First warm days of season are upon us, and with this, it feels good just going outside after long months of cabin fever.
Take a walk around your house, backyard, and garden, and check on everything after the winter season. This is the perfect time to make take care of small maintenance tasks and catch problems before they affect value of your home and turn into expensive fixes.
How much of a house do you need? When you start looking for your place, the first question you need to answer is how many bedrooms and bathrooms do you want or need. The question sounds simply only on the surface. There are few philosophies you can use to help you to the final number.
Now and in the future
One approach is very logical, but requires planning ahead. Consider how many years you plan to stay in the house? Will your kids still live at home at that time? Will you have more children? Can siblings share a room? Will you parents would want to move in, to help take care of the kids – or be taken care of? This should give you a good idea how many bedrooms do you need. Add a guest bedroom or an office if you plan to work from home or host relatives dropping by with a visit.
Each one their own
Another approach asks you to do simple math. Count a room per person you expect to live in the house, and add one bedroom for guests. This risks too many spaces (it counts for example two bedrooms for a couple) and paying to heat and light unused space – it will also add to your property tax. However, it will come handy if the house you select will not have a dedicated space for a home office, typically located off the main entrance – or a non-conforming bedroom to be turned into an office. A non-conforming bedroom is a room without a closet and window or with window that is higher than 4 feet high above the floor.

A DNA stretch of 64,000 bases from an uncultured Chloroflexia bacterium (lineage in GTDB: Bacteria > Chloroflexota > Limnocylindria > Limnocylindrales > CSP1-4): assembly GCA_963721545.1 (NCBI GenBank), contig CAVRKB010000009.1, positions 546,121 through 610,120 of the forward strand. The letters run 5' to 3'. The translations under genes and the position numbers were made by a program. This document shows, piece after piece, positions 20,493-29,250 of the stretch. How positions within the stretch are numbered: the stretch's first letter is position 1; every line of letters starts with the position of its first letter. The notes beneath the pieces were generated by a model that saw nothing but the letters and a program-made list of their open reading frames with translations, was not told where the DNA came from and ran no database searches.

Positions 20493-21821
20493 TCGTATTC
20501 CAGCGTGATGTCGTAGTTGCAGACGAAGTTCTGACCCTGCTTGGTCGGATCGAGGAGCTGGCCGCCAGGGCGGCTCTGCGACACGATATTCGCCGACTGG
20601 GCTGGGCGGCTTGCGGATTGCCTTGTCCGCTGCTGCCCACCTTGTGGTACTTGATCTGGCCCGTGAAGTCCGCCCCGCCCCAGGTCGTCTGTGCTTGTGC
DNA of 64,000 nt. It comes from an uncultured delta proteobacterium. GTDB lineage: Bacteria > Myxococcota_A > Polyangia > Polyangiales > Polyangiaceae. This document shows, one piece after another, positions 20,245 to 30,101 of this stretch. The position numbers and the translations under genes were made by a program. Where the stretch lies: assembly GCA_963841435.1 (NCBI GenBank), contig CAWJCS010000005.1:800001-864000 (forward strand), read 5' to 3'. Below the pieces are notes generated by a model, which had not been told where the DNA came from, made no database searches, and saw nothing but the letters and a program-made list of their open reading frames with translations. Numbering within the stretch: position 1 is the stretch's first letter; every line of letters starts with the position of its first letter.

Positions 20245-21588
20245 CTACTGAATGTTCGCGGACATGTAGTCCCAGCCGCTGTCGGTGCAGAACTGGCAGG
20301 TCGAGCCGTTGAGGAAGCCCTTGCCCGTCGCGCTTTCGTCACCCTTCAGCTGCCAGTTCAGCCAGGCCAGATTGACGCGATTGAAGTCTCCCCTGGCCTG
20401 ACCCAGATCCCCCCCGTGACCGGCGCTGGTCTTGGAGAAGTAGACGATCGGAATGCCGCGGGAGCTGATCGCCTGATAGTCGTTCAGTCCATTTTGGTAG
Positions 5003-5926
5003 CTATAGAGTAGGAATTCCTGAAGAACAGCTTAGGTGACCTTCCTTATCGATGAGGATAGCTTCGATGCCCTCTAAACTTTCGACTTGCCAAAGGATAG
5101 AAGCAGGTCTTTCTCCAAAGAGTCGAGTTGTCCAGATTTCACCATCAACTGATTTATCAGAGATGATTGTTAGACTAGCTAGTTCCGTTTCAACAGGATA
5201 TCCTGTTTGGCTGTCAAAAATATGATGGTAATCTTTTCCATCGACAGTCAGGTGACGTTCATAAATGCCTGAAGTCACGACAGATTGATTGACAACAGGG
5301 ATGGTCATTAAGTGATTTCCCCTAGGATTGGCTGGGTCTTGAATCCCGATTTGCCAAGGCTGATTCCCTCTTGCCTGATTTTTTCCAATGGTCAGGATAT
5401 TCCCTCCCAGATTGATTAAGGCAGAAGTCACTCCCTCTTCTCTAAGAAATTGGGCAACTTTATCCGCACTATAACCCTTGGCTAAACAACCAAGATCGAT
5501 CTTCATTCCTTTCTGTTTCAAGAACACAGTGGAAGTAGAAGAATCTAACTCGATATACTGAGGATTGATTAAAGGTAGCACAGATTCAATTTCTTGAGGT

The third one considers resale value, and essentially suggests to get a so called “cookie-cutter” house of 3 bedrooms and 2.5 bathrooms. Those houses are also easier to rent if you decide to turn it into source of income in the future. Above 4 bedrooms, it’s considered luxury home, which might be harder to sell in the future.
A bit about bathrooms